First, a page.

Meadville Tribune

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April 6, 2014

Robo-repeat: Cochranton tops at RoboBOTS

MEADVILLE — As the final metal-grinding match of RoboBOTS 2014 sent the last sparks of battle into the plexiglass arena, Cochranton High School made history by becoming the only school to take home the first place trophy in two consecutive years.

Cochranton’s Team Millennium Force trounced the competition at Meadville Area High School on Saturday morning and into the evening with another undefeated winning streak courtesy of its bot Earthshaker which traded blows with team Wolfpack’s similar-style drumbot Falken in the championship match.

While Falken was able to keep fighting upside-down toward the end, it lost its front wedge to Earthshaker’s teeth and suffered one too many flips, taking home a few battle scars along with the second place trophy and leaving countless chunks of metal behind.

“First place was well-deserved by (Millennium Force),” said Gavyn Korinko of Wolfpack. “It was a great experience. We’ll come back bigger and better next year.”

Wolfpack and The Crusaders, also Cochranton teams, won second and fourth places respectively in the double-elimination tournament, sponsored by the National Tooling and Machining Association’s northwest Pennsylvania chapter.

Third place went to Saegertown High School’s team Menace with bot Black Widow, which worked its way up through the elimination bracket after an early loss to win with a come-from-behind victory over The Crusaders’ Excalibur.

“It was awesome,” said Matt Sowers, driver for Menace, undeterred by the loss to team Wolfpack. “We had a lot of fun with it.”

The final four bots all utilized spinning drum weapons with varying sizes of teeth, but ultimately experience and superior design brought home the consecutive win for Millennium Force, according to Lane Hall, the team’s driver.

“It feels good,” he said, still a bit stunned by the win. “Hopefully we do it again next year.”

Team member Adam Field was credited by his peers with an “amazing design,” the product of several months of research and testing, some of which involved contact with manufacturing and design companies as far away as California, according to Chris Yost, Cochranton’s coach.

“They’ve come a long way,” he said. “They came up with a whole new electrical system this year. They’re still learning it, but they figured it out to the point of competition.”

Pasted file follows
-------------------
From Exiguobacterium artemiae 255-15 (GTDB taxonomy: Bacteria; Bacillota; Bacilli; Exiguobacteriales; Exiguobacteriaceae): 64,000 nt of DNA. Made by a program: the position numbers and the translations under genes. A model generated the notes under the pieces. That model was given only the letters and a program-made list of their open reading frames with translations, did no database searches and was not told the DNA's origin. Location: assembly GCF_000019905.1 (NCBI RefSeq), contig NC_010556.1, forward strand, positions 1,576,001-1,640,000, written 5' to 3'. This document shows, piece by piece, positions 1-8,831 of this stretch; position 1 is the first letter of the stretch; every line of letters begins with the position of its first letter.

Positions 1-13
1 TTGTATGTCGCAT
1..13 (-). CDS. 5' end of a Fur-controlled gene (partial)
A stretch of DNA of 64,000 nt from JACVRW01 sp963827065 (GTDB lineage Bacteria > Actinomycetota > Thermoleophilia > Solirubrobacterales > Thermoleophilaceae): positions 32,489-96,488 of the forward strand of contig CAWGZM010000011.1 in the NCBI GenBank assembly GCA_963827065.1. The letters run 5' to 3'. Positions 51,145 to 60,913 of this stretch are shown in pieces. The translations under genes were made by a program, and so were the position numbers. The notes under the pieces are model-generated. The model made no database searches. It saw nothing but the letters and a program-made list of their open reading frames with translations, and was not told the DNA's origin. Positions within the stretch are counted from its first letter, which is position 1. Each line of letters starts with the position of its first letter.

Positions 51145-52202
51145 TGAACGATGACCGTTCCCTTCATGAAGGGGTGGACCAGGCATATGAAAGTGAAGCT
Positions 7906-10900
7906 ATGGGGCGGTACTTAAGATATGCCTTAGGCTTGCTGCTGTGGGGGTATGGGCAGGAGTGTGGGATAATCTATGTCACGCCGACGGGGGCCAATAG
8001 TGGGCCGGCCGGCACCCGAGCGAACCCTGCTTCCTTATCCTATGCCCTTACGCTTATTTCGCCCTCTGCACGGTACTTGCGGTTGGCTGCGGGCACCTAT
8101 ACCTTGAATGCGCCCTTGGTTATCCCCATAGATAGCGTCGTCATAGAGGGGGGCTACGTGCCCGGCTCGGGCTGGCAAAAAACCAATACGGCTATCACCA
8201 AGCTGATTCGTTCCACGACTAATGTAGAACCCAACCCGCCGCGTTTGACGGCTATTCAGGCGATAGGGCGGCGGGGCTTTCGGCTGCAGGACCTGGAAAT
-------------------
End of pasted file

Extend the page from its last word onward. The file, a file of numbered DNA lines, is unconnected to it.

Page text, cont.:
Millennium Force members engineered what they described as a brushless drive system with their in-kind sponsors Neu Motors and Castle Creations, based in California and Kansas respectively. The team also redesigned its bot’s frame and armor.

As a result, Earthshaker took a bite out of several bots besides Falken and became something of a crowd favorite midway through the competition when it rendered one opponent helpless by standing it up on its side before grinding it to pieces.

In addition to first, second and fourth place, Cochranton High School won Best Documented for the quality of its mandatory pre-competition submission of engineering designs. Millennium force also took home voter-based award King of the Ring.

“This is the best competition yet,” said Ken Kuhn, former NTMA president and owner of Kuhn Tool & Die, a RoboBOT sponsor. “The quality of bots gets better every year. Their matches last longer and the kids fix them quicker.”

While most if not all students comment as to the thrill and excitement of the event, RoboBOTS coordinators and sponsors strive, first and foremost, to interest local students in technical education careers.

“There seems to be more interest,” Kuhn said. “We’re now getting to the point where college-age kids are finishing their educations and getting back into the trade. I think we’re continuing to build interest in high school and middle school students.”

Yost agreed that a lot of students are looking into joining the machining and tool and die industries.

This year’s competition saw 43 teams representing 21 schools, comprising about 300 students, according to Tami Adams, local NTMA executive director.

She also reported about 1,500 spectators attended the event.

“That’s the most ever,” she said, referring to both spectators and students. “Some schools are new and some brought more teams this year.”

Commodore Perry High School and West Middlesex Middle School were newcomers to the event and Central Career and Technical School came back after a year off, having last competed in 2012, Adams said.

“Just being here, even if we don’t win, is still really fun,” said Alexis Langdon of West Middlesex team The Little Bo Peeps. “It’s tough sometimes, working on the robot, but we’re learning for next time.”

Her team’s bot, The Titanium Sheep, stood out among the flock of wedge bots pretty far into the competition, but eventually saw its second elimination before the final rounds.

“It’s fun, the kids really liked it,” said Chris Anderson, West Middlesex coach. “They’re already thinking about next year.”

Anderson credited the sponsors with keeping the event alive, noting that without their resources and the hours of volunteer work from coordinators and coaches, RoboBOTS wouldn’t benefit students and entertain audiences as it does each year.

“It takes a lot of resources, money and time, but it’s a great learning experience,” he said.

Konstantine Fekos can be reached at 724-6370 or by email at

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